In a recent new blogpost Jadwiga Leigh asks, do we still have issues with this term two years on from her first blog on RSW (Leigh, 2017).

In 2017, Paul Hart, a family law barrister, wrote an article for the Family Law website entitled ‘Disguised compliance or undisguised nonsense?’ It was an article which led to a huge debate on Twitter which Jadwiga Leigh captured by turning into a storify [sadly unavailable now due to the closure of storify] . It took two years (!) but we have finally managed to turn that storify into an article  (Leigh, Beddoe, & Keddell, 2019) which has just been published with Families, Relationships and Societies. For those who want the shortened version of the article, here is the blog that accompanies it:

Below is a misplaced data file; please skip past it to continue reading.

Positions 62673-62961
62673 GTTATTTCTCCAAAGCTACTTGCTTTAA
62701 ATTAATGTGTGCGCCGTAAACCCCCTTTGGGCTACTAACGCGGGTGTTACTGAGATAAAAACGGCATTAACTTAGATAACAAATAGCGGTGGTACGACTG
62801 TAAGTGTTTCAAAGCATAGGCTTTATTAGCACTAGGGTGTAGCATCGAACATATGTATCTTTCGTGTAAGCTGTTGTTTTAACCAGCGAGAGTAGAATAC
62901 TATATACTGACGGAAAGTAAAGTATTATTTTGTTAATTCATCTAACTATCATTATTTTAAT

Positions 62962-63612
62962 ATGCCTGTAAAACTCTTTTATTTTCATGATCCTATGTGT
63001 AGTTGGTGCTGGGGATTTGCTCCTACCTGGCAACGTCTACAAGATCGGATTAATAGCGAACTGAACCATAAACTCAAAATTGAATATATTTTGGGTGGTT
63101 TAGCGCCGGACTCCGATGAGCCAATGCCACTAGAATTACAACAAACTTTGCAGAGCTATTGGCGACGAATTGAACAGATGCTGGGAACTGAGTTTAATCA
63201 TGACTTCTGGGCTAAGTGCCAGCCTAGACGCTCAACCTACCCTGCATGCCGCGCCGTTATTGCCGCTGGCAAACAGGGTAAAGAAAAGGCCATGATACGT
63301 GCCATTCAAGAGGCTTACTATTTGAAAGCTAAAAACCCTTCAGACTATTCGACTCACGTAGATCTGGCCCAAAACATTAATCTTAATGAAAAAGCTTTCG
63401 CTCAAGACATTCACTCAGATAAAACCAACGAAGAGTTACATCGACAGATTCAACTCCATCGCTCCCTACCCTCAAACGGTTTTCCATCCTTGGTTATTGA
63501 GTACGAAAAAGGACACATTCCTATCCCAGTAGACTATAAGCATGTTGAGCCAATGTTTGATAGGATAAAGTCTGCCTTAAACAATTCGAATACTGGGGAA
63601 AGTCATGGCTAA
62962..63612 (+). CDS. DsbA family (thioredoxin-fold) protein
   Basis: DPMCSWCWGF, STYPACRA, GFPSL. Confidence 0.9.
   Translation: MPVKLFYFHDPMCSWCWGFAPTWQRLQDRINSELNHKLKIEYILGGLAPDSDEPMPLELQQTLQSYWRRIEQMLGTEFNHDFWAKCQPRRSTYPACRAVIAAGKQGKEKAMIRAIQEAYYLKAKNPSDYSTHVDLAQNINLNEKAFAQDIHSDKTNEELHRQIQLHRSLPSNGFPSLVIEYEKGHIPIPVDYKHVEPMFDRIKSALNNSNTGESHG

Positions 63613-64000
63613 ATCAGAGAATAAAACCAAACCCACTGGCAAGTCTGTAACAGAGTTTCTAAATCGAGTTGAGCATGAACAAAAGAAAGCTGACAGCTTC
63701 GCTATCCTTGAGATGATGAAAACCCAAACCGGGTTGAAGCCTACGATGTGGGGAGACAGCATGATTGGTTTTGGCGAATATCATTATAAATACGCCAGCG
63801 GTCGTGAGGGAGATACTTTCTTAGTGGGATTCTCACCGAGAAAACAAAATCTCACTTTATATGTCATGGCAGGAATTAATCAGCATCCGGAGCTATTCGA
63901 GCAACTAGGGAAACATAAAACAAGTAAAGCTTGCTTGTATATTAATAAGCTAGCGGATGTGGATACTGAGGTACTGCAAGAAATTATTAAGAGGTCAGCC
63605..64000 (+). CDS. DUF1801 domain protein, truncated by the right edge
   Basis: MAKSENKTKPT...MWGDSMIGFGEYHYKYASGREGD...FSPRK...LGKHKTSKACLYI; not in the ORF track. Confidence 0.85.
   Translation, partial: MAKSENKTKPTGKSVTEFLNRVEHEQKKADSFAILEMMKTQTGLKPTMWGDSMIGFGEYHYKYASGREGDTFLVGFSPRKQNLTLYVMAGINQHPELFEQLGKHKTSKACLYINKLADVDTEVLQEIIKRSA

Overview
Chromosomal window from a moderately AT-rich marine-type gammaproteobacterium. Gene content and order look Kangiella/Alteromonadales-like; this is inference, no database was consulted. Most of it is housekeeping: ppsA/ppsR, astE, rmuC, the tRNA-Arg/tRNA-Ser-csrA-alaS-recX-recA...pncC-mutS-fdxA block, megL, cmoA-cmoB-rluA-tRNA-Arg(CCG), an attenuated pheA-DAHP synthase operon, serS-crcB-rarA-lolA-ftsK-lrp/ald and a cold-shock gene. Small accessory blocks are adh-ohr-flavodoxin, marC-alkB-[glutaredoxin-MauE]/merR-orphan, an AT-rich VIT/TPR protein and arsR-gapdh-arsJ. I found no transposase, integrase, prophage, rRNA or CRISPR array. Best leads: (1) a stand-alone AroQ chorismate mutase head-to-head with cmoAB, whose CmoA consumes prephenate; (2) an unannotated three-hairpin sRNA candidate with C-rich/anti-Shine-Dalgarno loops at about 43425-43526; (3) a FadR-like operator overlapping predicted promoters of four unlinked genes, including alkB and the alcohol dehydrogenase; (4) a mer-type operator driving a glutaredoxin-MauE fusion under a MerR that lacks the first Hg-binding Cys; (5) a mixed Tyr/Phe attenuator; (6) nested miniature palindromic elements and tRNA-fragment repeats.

When Hart published his online piece, it was clear he was troubled by two things. First, although the term disguised compliance was being applied to the concept of parental resistance, it was ineffectively describing that which was being implied. Therefore, although the term was being used by social workers to express concerns about non-compliance or resistance, when broken down into two distinct separate words, ‘disguised’ ‘compliance’, it actually meant ‘concealed’ ‘agreement’. Hart realized that it was highly unlikely that parents would hide their agreement with a social care plan but much more likely that parents would try and hide their disagreement with a plan. Therefore, disguised compliance is a term that more effectively describes parental agreement rather than disagreement or resistance…….